CALF MUSCLE STRAIN Diagnosis ‘Tennis leg’ is an incomplete rupture of the inside of the calf muscle (Figure 1 and 1a). It is a typical tennis injury that often occurs in players in the 35 to 50 age group. This muscle injury may occur as a result of a sudden contraction of the calf muscles, for instance during a sprint. Figures 1 and 1a. Calf muscle strain ('Tennis leg').
It sounds as though you have a “tennis leg” which is a name given to a calf strain in the mid to upper area of the calf in the muscle belly itself or at the muscle tendon junction. It usually happens on the medial or inner side of the calf. Like any muscle strain, it can vary in severity from Grade I (mild muscle pull) to Grade III (complete tear).
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Initial Treatment for Tennis Leg 1. Protection. Protect the calf muscles by avoiding activities that require stretching, pulling, or placement of weight... 2. Rest. Rest also comes in the form of protection by resting the leg and avoiding the use of calf muscles. 3. Ice. Ice packs or compresses ...
direction. Calf strain is also referred to as "Tennis Leg," because it is so common . among tennis players. It usually occurs in people between the ages of 30 – 45. Severity of Muscle Strains. Muscle strains are graded as mild, moderate and severe. The more severe the strain, the longer the time to recover. First Degree (Mild). This injury is the most common and usually the most minor. This injury is
What you’ve just experienced is known as “tennis leg,” which is a tear of the medial head of the gastrocnemius–or the calf muscle. It is not a tear of the Achilles and it generally does not need surgery. Sports medicine used to think tennis leg was due to a rupture of the small muscle in the back of your knee. Not true.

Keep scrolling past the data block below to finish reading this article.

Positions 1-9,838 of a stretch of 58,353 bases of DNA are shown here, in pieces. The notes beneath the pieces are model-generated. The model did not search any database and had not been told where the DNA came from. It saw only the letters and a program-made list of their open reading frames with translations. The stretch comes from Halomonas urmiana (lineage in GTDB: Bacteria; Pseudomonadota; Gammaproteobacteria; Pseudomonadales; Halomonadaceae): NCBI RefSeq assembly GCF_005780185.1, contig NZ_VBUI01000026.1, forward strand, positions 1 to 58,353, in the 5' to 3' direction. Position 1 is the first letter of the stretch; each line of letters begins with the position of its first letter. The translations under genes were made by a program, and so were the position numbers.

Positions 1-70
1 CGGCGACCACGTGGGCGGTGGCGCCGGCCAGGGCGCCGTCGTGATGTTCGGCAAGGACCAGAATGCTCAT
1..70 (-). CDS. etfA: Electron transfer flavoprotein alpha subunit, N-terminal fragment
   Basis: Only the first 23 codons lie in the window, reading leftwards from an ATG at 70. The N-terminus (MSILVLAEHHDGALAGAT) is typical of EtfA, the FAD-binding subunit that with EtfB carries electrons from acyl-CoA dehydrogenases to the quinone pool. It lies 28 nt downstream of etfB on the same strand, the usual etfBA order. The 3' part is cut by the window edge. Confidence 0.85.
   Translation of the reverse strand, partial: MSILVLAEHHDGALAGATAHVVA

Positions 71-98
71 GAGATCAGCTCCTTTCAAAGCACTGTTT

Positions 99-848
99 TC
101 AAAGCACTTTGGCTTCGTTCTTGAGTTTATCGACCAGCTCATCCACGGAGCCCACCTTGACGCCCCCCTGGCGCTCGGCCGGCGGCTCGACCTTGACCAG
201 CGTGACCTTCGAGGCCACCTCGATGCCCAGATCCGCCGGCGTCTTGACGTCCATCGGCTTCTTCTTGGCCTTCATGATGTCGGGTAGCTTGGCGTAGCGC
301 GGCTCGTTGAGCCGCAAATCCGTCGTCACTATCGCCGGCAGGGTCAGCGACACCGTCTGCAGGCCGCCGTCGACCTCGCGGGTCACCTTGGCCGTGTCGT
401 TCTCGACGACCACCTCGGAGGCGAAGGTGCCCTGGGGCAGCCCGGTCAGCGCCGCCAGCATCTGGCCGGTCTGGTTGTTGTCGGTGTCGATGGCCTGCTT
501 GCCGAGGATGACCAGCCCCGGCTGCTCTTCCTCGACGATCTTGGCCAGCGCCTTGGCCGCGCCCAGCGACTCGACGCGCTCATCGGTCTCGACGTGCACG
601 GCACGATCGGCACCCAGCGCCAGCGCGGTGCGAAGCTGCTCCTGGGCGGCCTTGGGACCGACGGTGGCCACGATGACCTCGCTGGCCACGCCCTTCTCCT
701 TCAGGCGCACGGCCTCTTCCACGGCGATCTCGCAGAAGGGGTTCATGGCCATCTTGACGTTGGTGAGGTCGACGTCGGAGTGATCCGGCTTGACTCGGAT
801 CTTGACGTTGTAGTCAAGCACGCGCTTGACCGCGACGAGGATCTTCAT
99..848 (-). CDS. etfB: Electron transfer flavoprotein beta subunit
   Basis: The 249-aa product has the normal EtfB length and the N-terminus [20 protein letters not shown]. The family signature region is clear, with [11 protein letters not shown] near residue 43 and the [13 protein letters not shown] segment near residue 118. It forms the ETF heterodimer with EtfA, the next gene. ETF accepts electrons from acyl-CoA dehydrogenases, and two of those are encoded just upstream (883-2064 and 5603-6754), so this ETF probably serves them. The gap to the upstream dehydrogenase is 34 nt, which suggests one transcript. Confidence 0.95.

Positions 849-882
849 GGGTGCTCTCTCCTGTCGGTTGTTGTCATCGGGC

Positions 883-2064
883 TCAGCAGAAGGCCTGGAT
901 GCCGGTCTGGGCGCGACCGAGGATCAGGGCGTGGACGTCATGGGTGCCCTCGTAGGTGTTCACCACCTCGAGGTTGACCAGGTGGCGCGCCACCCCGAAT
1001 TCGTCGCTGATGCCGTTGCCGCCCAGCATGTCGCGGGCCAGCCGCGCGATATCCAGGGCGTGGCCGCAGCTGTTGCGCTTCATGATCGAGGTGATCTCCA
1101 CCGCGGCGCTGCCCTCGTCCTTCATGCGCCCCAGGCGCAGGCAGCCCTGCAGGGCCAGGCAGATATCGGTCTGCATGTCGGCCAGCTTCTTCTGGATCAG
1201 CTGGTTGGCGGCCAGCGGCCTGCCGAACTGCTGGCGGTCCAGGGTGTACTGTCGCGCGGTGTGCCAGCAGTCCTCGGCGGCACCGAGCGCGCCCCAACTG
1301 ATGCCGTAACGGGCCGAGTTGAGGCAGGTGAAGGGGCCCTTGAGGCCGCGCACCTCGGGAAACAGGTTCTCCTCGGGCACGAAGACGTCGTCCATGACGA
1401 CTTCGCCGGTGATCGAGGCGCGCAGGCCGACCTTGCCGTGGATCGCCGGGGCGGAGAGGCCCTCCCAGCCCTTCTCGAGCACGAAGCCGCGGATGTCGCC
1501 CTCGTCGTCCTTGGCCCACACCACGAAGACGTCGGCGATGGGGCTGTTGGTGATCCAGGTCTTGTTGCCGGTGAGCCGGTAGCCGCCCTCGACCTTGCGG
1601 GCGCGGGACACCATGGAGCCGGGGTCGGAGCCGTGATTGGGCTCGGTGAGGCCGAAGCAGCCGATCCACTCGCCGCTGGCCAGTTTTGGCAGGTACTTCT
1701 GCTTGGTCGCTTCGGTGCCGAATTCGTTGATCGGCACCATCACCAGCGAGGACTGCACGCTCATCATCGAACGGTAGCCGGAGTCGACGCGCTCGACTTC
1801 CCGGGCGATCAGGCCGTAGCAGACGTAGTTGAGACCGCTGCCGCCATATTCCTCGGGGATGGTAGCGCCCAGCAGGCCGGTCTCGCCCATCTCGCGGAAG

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Tennis Leg Risk Factors. This injury occurs commonly in sports activities (e.g, hill running, jumping, tennis), but it can occur in... Sports Biomechanics for Tennis Leg. This condition has been termed "tennis leg" because of its prevalence in this... Causes for Tennis Leg. Age/activity status: ...
Muscle injuries in the calf are a relatively common clinical condition1–6, and are also termed “tennis leg” in general because of the prevalence in that sport3,7. However, middle-aged or older patients, usually over the age of 40, often present with lower leg muscle injuries following strenuous exercise or sometimes innocuous activity.5.
Tennis leg commonly occurs in players that range in age from 35 to 50 years old. This muscle injury may occur as a result of a sudden contraction of the calf muscles, for instance during a sprint or acceleration to reach a shot, a sudden change of direction, or during push-off in the service motion.